The Judicial Panel on Multidistrict Litigation instruction that each transferred action shall be remanded by the panel at or before the conclusion of pretrial proceedings to the district from which it was transferred unless it shall have been previously terminated, 28 U.S.C.S. § 1407(a), comes in terms of the mandatory "shall," which normally creates an obligation impervious to judicial discretion.
A law and economics consulting firm and one of its principals (Lexecon), were defendants in a class action brought against Charles Keating and the American Continental Corporation in connection with the failure of Lincoln Savings and Loan. It and other actions arising out of that failure were transferred for pretrial proceedings to the District of Arizona under 28 U.S.C. § 1407(a), which authorizes the Judicial Panel on Multidistrict Litigation to transfer civil actions with common issues of fact "to any district for coordinated or consolidated pretrial proceedings," but provides that the Panel "shall" remand any such action to the original district "at or before the conclusion of such pretrial proceedings." Before the pretrial proceedings ended, the plaintiffs and Lexecon reached a "resolution," and the claims against Lexecon were dismissed. Subsequently, Lexecon brought this diversity action in the Northern District of Illinois against respondent law firms (Milberg and Cotchett), claiming several torts, including defamation, arising from the firms' conduct as counsel for the class action plaintiffs. Milberg and Cotchett moved for, and the Panel ordered, a § 1407(a) transfer to the District of Arizona. After the remaining parties to the Lincoln Savings litigation reached a final settlement, Lexecon moved the Arizona District Court to refer the case back to the Panel for remand to the Northern District of Illinois. The law firms filed a countermotion requesting the Arizona District Court to invoke § 1404(a) to "transfer" the case to itself for trial. With only the defamation claim against Milberg remaining after a summary judgment ruling, the court assigned the case to itself for trial and denied Lexecon's motion to request the Panel to remand. On appeal, the Ninth Circuit denied Lexecon's petition for mandamus, refusing to vacate the self-assignment order and require remand because Lexecon would have the opportunity to obtain relief from the transfer order on direct appeal. It also noted that denial was consistent with the statutory language of the law and conducive to efficiency because the transferee court had already completed its pretrial work. Lexecon elevated the case to the Supreme Court of the United States through a writ of certiorari.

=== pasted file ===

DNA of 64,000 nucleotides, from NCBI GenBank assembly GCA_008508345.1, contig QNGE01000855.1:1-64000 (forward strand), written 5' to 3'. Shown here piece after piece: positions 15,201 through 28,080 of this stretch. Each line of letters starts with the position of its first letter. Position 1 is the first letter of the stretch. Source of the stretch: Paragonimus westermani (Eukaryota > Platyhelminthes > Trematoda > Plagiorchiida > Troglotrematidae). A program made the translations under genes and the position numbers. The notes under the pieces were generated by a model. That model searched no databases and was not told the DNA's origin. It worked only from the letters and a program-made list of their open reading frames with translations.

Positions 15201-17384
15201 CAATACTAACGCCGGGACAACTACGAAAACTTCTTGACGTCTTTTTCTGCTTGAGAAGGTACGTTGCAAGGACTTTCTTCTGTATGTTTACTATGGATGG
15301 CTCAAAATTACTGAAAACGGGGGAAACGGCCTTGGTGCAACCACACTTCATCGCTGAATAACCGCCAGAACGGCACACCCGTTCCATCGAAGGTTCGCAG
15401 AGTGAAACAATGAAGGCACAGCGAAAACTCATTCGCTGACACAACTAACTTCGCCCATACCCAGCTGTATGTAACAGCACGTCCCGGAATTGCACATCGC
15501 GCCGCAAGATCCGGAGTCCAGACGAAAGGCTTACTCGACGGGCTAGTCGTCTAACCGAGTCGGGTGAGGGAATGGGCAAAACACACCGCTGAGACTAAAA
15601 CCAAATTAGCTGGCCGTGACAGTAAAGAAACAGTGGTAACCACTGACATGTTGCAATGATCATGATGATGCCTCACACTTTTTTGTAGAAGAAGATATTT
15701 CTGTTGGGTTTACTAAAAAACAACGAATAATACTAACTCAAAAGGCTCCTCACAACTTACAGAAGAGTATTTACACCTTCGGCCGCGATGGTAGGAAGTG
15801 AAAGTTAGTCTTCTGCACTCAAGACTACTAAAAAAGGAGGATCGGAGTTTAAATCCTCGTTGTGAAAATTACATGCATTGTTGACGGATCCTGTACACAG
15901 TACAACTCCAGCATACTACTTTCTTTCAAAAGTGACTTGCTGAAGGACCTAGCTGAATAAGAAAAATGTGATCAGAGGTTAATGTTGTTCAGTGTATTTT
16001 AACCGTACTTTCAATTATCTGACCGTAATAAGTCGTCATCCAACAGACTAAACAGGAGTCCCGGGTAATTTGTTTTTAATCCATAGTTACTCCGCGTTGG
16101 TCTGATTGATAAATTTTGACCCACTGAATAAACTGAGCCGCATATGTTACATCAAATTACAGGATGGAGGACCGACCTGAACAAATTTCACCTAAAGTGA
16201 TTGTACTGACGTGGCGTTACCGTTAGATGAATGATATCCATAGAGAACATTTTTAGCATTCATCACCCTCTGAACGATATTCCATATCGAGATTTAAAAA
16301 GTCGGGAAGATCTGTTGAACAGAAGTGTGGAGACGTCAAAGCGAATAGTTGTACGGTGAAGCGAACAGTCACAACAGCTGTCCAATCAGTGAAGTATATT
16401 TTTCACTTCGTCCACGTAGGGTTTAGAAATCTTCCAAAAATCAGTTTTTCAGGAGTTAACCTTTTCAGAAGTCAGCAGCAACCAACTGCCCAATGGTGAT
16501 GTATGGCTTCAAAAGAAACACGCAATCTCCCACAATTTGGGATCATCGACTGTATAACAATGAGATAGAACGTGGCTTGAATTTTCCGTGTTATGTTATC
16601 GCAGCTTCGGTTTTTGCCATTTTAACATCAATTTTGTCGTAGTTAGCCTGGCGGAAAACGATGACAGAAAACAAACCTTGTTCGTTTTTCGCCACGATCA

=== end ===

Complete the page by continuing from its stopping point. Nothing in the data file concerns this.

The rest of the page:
Does 28 U.S.C.S. § 1407(a) permit a transferee court to entertain a 28 U.S.C.S. § 1404(a) transfer motion to keep the case for trial?
The court held that a transferee court did not have such authority. The requirement that a transferee court conduct coordinated or consolidated proceedings did not preclude the transferee state court from ruling on a motion that affected only one of the cases before it. Self-assignment was beyond the scope of the transferee court's authority. The panel's responsibility to remand barred recognizing any self-assignment power in a transferee court and consequently entailed the invalidity of J.P.M.L.R.P. 14(b). The remand requirement contained in 28 U.S.C.S. § 1407 sufficed to establish the substantial significance of any denial of a plaintiff's right to a remand once the pretrial stage had been completed.